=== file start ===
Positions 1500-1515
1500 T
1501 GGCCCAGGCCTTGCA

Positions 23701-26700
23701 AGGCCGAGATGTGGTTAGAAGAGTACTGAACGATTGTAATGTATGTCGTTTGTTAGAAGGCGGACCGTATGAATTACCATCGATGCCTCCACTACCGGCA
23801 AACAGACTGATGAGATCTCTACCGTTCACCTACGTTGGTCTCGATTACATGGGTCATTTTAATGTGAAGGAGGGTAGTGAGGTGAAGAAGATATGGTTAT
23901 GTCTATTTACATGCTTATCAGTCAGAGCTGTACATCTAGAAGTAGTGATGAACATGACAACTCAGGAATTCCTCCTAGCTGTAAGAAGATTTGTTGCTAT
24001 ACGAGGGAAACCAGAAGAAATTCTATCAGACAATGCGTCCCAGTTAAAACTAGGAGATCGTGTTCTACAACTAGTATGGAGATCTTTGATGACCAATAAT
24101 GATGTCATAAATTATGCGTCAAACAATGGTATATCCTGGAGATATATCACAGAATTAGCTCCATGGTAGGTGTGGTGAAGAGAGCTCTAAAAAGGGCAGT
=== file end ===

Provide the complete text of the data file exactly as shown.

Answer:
Positions 1500-1515
1500 T
1501 GGCCCAGGCCTTGCA

Positions 23701-26700
23701 AGGCCGAGATGTGGTTAGAAGAGTACTGAACGATTGTAATGTATGTCGTTTGTTAGAAGGCGGACCGTATGAATTACCATCGATGCCTCCACTACCGGCA
23801 AACAGACTGATGAGATCTCTACCGTTCACCTACGTTGGTCTCGATTACATGGGTCATTTTAATGTGAAGGAGGGTAGTGAGGTGAAGAAGATATGGTTAT
23901 GTCTATTTACATGCTTATCAGTCAGAGCTGTACATCTAGAAGTAGTGATGAACATGACAACTCAGGAATTCCTCCTAGCTGTAAGAAGATTTGTTGCTAT
24001 ACGAGGGAAACCAGAAGAAATTCTATCAGACAATGCGTCCCAGTTAAAACTAGGAGATCGTGTTCTACAACTAGTATGGAGATCTTTGATGACCAATAAT
24101 GATGTCATAAATTATGCGTCAAACAATGGTATATCCTGGAGATATATCACAGAATTAGCTCCATGGTAGGTGTGGTGAAGAGAGCTCTAAAAAGGGCAGT